Bowlero BOWL CEO Tom Shannon weighs in on EEOC examination

Jim Cramer goes one-on-one with Bowlero CEO Thomas Shannon

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Bowlero CEO Tom Shannon on Wednesday called discrimination claims versus the fast-growing bowling street operator “absurd,” however acknowledged the federal probe into those claims might have harmed its stock rate.

“These allegations are frankly absurd. They don’t pass the sniff test. They don’t pass any common sense,” Shannon informed CNBC’s “Mad Money with Jim Cramer.”

The U.S. Equal Employment Opportunity Commission in January proposed to settle its vast examination into age discrimination and retaliation claims versus Bowlero for $60 million, CNBC reported last month. Talks over the settlement stopped working in April, and the case is being described the EEOC’s basic counsel “for potential enforcement action,” a letter sent out by the firm reveals.

Shannon stated Wednesday that he did not believe any prospective action taken versus Bowlero, the world’s biggest owner and operator of bowling streets, would “be material to the company in any way.” But he acknowledged the probe might have added to current battles for the business’s stock, which has actually dropped more than 7% in the last month, driven mainly by the business’s frustrating commentary about foot traffic throughout its incomes call last month.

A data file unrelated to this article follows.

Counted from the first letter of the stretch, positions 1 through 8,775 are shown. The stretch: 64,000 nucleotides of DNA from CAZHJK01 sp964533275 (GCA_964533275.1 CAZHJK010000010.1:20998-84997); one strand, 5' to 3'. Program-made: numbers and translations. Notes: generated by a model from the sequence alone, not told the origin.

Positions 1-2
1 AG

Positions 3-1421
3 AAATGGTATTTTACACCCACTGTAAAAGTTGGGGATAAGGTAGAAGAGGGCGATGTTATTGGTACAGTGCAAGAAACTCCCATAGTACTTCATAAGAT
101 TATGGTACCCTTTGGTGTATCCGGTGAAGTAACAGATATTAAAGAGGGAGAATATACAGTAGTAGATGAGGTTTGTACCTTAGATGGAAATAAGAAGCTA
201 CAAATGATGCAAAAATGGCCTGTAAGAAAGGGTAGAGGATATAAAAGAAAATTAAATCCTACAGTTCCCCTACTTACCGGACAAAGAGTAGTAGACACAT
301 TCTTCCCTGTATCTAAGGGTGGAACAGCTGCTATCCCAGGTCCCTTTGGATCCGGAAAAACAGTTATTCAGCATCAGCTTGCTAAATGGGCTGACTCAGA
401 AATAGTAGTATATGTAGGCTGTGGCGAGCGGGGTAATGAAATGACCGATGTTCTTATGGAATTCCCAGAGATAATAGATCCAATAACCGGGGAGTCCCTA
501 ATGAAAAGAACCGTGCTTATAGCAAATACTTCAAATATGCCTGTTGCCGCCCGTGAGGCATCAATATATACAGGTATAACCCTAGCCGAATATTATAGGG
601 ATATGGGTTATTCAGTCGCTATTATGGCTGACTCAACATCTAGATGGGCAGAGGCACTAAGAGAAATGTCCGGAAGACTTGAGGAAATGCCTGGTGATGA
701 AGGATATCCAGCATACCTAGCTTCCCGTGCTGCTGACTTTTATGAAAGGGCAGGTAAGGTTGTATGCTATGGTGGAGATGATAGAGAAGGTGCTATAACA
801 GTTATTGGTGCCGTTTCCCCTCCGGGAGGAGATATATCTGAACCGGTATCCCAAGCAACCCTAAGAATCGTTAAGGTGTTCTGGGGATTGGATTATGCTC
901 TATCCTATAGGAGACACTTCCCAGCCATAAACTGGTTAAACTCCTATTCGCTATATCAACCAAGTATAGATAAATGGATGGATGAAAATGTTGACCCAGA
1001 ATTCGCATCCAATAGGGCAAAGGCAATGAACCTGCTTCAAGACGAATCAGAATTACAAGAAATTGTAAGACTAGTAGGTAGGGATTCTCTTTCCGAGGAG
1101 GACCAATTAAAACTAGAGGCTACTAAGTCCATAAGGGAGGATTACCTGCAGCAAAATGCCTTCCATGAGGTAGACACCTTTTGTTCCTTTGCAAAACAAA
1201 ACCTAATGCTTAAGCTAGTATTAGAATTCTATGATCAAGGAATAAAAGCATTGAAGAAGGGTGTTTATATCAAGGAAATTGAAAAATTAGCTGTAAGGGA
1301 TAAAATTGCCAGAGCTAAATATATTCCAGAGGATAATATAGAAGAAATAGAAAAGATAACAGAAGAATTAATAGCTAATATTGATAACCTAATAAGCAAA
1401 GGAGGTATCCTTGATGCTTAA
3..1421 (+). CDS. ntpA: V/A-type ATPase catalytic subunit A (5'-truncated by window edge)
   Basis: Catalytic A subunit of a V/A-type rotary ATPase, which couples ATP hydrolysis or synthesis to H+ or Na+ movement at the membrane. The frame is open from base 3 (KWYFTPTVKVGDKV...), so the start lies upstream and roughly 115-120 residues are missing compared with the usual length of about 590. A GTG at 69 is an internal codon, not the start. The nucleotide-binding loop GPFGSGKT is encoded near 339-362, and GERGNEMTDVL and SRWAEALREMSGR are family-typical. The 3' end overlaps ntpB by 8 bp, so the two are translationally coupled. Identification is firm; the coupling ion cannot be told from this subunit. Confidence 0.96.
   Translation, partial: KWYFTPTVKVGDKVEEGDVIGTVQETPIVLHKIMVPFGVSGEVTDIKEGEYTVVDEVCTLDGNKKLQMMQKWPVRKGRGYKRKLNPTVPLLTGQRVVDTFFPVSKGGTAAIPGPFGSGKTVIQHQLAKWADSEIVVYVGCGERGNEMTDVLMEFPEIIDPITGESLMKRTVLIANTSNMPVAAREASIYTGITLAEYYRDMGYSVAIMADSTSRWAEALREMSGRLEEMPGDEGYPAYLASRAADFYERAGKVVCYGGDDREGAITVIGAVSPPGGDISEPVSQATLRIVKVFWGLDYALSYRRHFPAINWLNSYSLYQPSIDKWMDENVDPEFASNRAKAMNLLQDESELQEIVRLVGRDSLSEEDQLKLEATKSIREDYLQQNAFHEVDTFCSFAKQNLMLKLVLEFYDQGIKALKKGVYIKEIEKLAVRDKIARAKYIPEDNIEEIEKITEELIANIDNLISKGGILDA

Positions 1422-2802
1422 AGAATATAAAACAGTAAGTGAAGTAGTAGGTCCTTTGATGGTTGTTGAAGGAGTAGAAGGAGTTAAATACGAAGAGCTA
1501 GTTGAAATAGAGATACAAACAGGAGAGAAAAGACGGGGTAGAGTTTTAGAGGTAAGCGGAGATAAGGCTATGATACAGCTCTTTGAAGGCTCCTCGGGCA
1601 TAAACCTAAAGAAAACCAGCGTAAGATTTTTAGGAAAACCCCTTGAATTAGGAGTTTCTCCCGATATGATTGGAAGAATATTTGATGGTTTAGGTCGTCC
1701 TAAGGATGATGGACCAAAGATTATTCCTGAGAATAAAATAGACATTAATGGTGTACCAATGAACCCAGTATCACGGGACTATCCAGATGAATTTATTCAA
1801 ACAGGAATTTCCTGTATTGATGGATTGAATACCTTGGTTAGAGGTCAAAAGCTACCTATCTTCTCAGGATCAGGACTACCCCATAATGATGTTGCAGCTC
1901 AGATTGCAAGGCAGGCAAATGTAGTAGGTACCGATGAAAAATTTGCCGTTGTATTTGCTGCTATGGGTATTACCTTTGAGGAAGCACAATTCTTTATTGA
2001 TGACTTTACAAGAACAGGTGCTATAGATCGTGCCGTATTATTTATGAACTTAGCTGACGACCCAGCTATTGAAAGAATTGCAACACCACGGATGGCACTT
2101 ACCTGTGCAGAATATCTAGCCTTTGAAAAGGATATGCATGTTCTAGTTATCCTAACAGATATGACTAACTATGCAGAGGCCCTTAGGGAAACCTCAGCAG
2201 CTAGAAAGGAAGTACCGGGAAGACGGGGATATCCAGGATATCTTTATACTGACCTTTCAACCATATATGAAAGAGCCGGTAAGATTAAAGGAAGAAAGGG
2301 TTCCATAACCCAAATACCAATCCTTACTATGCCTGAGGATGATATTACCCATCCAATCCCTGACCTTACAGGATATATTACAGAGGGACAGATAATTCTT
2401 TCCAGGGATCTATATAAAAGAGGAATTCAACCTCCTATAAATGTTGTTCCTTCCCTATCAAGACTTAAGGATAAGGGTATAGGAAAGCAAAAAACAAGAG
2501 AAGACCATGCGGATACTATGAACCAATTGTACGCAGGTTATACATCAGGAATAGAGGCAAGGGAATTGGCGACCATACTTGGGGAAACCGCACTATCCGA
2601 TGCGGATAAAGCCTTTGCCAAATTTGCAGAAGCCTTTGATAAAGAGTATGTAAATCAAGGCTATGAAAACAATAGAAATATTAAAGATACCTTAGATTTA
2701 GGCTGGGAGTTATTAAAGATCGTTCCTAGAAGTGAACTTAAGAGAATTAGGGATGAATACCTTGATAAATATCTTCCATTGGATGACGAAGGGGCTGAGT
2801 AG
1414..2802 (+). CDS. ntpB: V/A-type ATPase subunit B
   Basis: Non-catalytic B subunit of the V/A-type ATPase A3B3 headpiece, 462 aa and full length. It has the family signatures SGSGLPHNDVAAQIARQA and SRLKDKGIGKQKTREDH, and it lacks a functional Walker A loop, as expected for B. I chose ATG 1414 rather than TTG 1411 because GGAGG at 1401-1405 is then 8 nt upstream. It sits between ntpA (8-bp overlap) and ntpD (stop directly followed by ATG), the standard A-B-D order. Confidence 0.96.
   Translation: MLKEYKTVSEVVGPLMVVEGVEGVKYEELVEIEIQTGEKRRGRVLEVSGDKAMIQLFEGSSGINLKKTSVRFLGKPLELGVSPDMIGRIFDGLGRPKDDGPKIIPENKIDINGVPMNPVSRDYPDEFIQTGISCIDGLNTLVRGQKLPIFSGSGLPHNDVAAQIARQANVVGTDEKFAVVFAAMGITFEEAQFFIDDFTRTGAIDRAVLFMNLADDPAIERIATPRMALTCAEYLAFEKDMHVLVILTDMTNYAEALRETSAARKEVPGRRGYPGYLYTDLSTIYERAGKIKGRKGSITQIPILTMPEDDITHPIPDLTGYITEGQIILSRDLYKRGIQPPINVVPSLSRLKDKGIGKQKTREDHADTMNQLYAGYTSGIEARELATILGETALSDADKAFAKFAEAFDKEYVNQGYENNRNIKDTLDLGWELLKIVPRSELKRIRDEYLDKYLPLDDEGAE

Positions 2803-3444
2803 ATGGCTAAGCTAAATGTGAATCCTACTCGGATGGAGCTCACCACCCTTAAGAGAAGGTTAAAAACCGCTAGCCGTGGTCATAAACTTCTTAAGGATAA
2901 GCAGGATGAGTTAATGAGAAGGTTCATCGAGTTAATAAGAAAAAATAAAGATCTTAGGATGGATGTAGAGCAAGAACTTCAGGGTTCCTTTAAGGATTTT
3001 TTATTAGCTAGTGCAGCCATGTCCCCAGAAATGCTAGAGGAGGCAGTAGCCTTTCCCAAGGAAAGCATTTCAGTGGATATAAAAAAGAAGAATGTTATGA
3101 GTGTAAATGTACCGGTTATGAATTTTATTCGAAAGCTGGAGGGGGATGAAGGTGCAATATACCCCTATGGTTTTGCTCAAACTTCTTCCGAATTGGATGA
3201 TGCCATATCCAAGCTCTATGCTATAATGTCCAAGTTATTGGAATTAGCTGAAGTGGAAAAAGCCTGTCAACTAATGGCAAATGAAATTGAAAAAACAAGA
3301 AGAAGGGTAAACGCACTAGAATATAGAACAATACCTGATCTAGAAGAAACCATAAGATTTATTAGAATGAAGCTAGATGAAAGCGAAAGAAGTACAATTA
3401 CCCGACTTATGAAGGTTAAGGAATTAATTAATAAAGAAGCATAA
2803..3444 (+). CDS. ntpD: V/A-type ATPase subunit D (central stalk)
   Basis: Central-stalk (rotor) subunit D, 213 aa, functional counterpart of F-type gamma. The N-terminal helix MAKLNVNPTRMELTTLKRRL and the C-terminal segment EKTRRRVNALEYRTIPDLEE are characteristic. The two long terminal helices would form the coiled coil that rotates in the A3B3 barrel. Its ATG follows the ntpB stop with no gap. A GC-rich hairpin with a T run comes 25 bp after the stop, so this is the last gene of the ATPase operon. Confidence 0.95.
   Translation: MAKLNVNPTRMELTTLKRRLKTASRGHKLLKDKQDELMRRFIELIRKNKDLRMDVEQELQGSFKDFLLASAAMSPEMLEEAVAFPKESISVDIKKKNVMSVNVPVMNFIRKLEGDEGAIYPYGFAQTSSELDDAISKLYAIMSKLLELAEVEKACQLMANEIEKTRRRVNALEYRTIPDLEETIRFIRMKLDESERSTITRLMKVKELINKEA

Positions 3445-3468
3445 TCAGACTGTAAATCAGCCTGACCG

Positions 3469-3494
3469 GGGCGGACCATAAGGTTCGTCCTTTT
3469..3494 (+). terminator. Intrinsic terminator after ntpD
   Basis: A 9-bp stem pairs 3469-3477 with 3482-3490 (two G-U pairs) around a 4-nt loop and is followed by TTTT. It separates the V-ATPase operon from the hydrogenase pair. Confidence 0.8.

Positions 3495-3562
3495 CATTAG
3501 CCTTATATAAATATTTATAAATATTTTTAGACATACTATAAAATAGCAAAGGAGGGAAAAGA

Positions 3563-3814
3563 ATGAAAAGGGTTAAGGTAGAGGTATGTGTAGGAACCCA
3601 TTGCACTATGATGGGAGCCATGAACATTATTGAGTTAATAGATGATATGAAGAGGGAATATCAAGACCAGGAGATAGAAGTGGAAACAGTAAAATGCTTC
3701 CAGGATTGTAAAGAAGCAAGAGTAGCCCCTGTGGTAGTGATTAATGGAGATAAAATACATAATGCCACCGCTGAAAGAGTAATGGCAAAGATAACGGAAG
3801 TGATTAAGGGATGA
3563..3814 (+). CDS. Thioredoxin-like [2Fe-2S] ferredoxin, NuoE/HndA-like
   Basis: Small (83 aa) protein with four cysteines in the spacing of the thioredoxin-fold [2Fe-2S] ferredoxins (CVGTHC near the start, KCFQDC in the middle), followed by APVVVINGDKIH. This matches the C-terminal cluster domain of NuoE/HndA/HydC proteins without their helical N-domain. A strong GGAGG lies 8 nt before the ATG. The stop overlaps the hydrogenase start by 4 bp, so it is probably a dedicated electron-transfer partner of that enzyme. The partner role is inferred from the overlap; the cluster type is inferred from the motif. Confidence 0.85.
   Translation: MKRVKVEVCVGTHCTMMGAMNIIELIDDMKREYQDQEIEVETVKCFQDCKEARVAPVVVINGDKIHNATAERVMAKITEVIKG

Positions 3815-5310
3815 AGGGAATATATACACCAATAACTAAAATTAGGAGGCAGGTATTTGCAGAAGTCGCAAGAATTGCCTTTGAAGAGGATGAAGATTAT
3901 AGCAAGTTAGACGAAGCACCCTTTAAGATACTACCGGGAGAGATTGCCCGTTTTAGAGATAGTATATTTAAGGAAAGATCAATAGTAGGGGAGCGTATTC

“Could [the investigation] be driving the stock down?” Cramer asked Shannon on Wednesday.

“I mean, I suppose,” he stated.

“Look, we have never been hit by a lawsuit. We have never been hit with anything, you know, in terms of evidentiary findings or anything like that,” Shannon included.

President and CEO of Bowlmor AMF Tom Shannon participates in Shay Mitchell hosts the Grand Opening of Bowlero Playa Del Rey on May 25, 2016 in Playa del Rey, California.

Jerod Harris|Getty Images

The EEOC examination into Bowlero includes claims from a minimum of 73 previous workers who declare they were fired based upon their age or out of retaliation, business filings with the Securities and Exchange Commission program.

The firm’s proposed settlement is not public. It was exposed to CNBC by attorney Daniel Dowe, who represents more than 70 previous workers who made claims versus Bowlero to the EEOC.

Asked by Cramer about whether the EEOC launched the settlement details, Shannon stated he believed the plaintiffs’ lawyer put the details out there “along with a complicit journalist” at

CNBC stated it waits the reporting on Bowlero.

“Our story about Bowlero went through a rigorous review process,” a CNBC representative stated in a declaration.

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